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World Press Freedom Review
1998 World Press Freedom Review
Singaporeís media policy is the symbol of the so-called "Asian model" of journalism. The government not only restricts freedom of speech and the press and intimidates journalists into practising self-censorship, as in many other countries; but Singapore is one of the very few countries where even the Constitution permits official restrictions on freedom of expression. The Internal Security Act permits the government to prohibit or to place conditions on publications that incite violence; that counsel disobedience to the law; that might arouse tensions among the various classes (races, religions, and language groups); or that might threaten national interests, national security, or public order. The government uses a broad definition of these laws to restrict political opposition and criticism, and it does not tolerate discussions in the press of alleged government corruption, nepotism, or a compliant judiciary.
Censorship of materials and the decision to deny the importation of specific publications are based on a determination that such materials would undermine the stability of the State, contravene moral norms, show excessive or gratuitous sex and violence, glamorise or promote drug use, or incite racial, religious, or linguistic animosities. Government leaders often criticise what they call the "Western model" of journalism, in which the media are free to report the news as they see it. Officials argue that the role of the domestic media is to act responsibly, which is generally understood to mean support for the goals of the elected leadership and preservation of social and religious harmony.
All general circulation newspapers in all four official languages - English, Chinese, Malay, and Tamil - are owned by Singapore Press Holdings Ltd., a private holding company that has close ties to the national leadership. Hence, editorials and coverage of domestic events closely mirror government policies and the opinions of government leaders. Moreover, under amendments to the Newspaper and Printing Presses Act, the government may limit the circulation of foreign publications that it determines interfere in Singaporeís domestic politics.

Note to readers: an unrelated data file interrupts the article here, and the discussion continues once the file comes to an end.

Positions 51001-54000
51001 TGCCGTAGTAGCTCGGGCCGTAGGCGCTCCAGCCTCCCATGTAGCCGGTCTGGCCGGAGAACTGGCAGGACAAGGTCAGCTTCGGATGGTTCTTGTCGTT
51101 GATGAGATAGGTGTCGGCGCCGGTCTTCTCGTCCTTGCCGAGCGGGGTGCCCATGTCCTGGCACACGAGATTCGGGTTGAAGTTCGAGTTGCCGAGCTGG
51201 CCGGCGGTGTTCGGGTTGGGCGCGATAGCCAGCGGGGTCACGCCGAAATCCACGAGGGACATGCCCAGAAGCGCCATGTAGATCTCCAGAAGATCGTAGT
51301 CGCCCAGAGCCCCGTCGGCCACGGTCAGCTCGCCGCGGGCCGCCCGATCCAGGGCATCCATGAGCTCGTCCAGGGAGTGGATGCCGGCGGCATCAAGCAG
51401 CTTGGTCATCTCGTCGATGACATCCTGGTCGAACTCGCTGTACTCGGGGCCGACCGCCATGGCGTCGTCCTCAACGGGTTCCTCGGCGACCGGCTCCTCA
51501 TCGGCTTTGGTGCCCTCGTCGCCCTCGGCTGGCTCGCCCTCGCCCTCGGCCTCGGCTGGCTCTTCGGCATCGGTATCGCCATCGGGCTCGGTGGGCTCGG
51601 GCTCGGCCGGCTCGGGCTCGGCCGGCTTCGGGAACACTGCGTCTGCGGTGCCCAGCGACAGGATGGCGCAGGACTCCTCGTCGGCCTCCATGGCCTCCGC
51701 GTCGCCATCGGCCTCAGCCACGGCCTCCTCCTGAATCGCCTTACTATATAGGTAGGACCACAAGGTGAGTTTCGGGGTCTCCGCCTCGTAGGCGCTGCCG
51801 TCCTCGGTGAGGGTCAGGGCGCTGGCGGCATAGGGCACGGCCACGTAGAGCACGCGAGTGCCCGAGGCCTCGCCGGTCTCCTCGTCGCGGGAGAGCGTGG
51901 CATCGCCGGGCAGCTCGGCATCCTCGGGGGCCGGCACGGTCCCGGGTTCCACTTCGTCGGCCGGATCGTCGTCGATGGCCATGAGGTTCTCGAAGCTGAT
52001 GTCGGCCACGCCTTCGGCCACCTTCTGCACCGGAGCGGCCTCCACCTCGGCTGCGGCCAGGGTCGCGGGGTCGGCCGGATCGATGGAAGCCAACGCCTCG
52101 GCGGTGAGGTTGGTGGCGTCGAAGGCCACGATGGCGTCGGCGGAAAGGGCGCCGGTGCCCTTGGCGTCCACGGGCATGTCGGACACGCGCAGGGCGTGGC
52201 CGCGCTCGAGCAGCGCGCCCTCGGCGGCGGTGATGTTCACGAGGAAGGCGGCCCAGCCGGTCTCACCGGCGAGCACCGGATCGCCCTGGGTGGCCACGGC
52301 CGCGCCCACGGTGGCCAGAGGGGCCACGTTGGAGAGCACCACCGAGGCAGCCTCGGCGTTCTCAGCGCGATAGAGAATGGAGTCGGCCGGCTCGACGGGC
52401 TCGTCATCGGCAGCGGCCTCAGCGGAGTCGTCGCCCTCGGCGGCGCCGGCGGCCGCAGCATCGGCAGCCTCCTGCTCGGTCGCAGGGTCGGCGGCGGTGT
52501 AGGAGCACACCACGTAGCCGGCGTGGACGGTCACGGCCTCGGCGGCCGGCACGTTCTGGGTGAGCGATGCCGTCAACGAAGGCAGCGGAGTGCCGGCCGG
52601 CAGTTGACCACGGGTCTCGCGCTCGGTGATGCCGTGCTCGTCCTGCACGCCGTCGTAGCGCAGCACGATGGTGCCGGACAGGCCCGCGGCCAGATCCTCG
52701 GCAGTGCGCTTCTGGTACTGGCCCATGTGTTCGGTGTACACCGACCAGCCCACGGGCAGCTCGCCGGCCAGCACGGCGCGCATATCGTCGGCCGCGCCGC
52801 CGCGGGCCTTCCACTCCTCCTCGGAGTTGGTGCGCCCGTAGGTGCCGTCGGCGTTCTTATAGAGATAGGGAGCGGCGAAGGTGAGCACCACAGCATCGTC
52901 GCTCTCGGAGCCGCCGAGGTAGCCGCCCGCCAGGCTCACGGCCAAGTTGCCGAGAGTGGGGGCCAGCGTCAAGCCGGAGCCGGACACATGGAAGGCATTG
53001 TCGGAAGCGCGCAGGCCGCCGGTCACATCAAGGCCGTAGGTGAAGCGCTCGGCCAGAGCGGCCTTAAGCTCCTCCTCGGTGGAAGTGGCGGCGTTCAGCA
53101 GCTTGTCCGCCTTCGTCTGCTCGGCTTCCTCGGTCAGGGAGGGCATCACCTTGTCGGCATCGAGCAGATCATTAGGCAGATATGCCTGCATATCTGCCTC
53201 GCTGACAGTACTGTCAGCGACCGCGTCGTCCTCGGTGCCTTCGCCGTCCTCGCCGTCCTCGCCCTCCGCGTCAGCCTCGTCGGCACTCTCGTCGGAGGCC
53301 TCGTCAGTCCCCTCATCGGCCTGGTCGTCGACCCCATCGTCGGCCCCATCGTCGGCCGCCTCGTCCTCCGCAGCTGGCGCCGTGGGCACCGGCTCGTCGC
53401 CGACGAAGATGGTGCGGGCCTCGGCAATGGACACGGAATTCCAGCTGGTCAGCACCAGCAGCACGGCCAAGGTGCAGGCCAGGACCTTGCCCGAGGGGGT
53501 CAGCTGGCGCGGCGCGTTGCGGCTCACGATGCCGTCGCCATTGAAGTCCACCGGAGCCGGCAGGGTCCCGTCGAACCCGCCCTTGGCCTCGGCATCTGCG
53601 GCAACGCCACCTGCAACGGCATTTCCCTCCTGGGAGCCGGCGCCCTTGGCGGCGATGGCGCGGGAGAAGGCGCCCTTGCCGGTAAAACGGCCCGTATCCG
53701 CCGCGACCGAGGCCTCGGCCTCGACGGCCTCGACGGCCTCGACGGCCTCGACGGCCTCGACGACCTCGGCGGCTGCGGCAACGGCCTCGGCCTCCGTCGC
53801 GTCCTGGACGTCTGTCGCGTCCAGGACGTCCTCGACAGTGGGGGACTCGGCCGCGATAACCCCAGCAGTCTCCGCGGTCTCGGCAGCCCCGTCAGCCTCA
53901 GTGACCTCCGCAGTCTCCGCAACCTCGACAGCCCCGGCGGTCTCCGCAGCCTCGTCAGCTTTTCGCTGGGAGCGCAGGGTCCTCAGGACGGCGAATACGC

What is proving more challenging is keeping control over the proliferating information technology (IT), in particular the Internet. In this regard Singapore is trying hard, implementing harsh and stringent regulations regarding Internet use, which have been the focus of intense global criticism in recent years.
In the first months of 1998, the government took further steps to help the censors in their hard work with media technology, including widening its definition of "publication" and streamlining its various censorship bodies. Singaporeís government never hid its view that media censorship is necessary to protect moral values and maintain internal security, and so also announced that it didnít want to exempt the media of the IT age. In order to execute this, they announced in February that they were pulling various media censorship and licensing bodies into one unit to make life easier for importers and others, partly "in response to the advances in technology". It also expanded provisions of its act regulating "obscene" films to include new technologies like compact discs, digital video discs, electronic mail; and made similar changes in its publication act, expanding the definition of "publication" to include CD-ROMs, sound recording, pictures and drawings generated by computer graphics. Finally, a law was implemented banning political parties from making films and videos.
Several members of parliament criticised the move to ban parties from making videos or buying television time. Media regulations are generally widely accepted in Singapore in the belief that they are rooted in the nationís history of racial and religious divisions. Singapore was formed by competing ethnic groups, playing against each other, and riots ensued. There is, therefore, a deep feeling of justification for regulation to restrict the press to avoid violence. But the ban on political parties making videos was seen as a political manoeuvre by the leadership in power to weaken the opposition. Information and Art Minister George Yeo, however, dismissed objections, arguing that their "intention is to keep political debates in Singapore serious and not have them become like the selling of soap. In the wrong hands film can have a powerful impact," as he told parliament.
Asked about the new regulations expanding censorship to new technologies, Yeo said: "It is not our objective to increase the level of censorship in Singapore. Just maintaining the existing level of censorship is difficult enough."
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